In 2001, Houston Press writer Richard Connelly and his family were flooded out by Tropical Storm Allison. More than a year later, his house was torn down after they got a FEMA buyout. Allison has had a huge effect on his neighborhood, which is not very far from my own. Take a moment and read both stories. Here's an excerpt from the first one, titled "Wading for Godot", to whet your appetite:
Posted by Charles Kuffner on October 29, 2002 to Elsewhere in Houston | TrackBack
Everyone has had a Bizarre Moment in life, a moment when you just step back and ask, "How the hell did I get in this situation?"
Often it'll come when you're attending the wedding, say, of two people you thought you knew well. Then the preacher announces that the loving couple have written their own vows, and that those vows are based on Time in a Bottle and the rest of Jim Croce's works.
My own Bizarre Moment came sometime in the predawn hours of June 9, courtesy of Tropical Storm Allison.
I was standing in the middle of my living room, taking a leak. While normally pissing in the living room would be considered a social faux pas among the Smart Set -- unless your name is Jackson Pollock -- Miss Manners might have given me a pass this time, seeing as how I was thigh-high in fetid, brackish water that had spread throughout the house. Wading back to stand over a commode that was itself under water seemed somewhat pointless at the time.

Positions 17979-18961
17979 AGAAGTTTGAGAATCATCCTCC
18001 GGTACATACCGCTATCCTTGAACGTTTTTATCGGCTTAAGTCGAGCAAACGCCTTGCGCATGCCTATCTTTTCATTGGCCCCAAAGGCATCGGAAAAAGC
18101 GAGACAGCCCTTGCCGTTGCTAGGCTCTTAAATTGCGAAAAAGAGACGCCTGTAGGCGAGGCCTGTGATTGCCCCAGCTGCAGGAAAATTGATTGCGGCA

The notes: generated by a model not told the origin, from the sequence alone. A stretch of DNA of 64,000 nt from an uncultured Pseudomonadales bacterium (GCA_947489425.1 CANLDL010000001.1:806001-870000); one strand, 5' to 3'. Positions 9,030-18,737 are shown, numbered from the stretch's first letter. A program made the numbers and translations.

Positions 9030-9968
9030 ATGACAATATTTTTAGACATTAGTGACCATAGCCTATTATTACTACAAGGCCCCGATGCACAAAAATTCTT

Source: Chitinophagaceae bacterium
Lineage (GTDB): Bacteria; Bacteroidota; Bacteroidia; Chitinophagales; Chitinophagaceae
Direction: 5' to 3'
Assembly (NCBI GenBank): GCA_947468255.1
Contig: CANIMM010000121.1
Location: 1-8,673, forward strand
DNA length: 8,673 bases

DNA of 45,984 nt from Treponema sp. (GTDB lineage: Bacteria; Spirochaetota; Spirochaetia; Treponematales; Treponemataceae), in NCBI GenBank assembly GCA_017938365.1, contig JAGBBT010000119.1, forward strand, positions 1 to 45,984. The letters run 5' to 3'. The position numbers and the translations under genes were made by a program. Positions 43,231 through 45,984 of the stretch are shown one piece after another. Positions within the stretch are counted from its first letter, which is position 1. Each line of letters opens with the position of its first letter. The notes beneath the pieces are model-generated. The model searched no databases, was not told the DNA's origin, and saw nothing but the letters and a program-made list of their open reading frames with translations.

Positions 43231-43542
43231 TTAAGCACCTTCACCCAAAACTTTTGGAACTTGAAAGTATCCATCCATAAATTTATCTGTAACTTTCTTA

I'm standing there whizzing, surrounded by large pieces of heavy furniture floating leisurely about as if on a pleasure cruise. Outside, my wife's car -- the one that just got $300 in repairs -- sits totally submerged, its burglar alarm gargling pitifully underneath the waves.
The rain continues to pound down in vicious sheets, showing no signs of letting up before we all go under. The only place to sit that's above water is a wooden barstool currently occupied by my fitfully dozing wife. My nine-year-old son is back in our bedroom, using our mattress as a raft to keep above the waves.
He's been occasionally nodding off; in the interludes he has been trying to distract himself by singing loudly to the new CD we have been playing incessantly lately.
So there I am, pissing in the living room, watching the incoming water slowly cover up more and more books and doodads and keepsakes, a raging river outside where our street used to be, my wife trying to sleep without slipping off her chair into the gross indoor lake, and I'm suddenly listening to the disembodied voice of a nine-year-old belting out Springtime for Hitler.
Bizarre Moment? Geez, I can only pray that my life never gets more bizarre than that.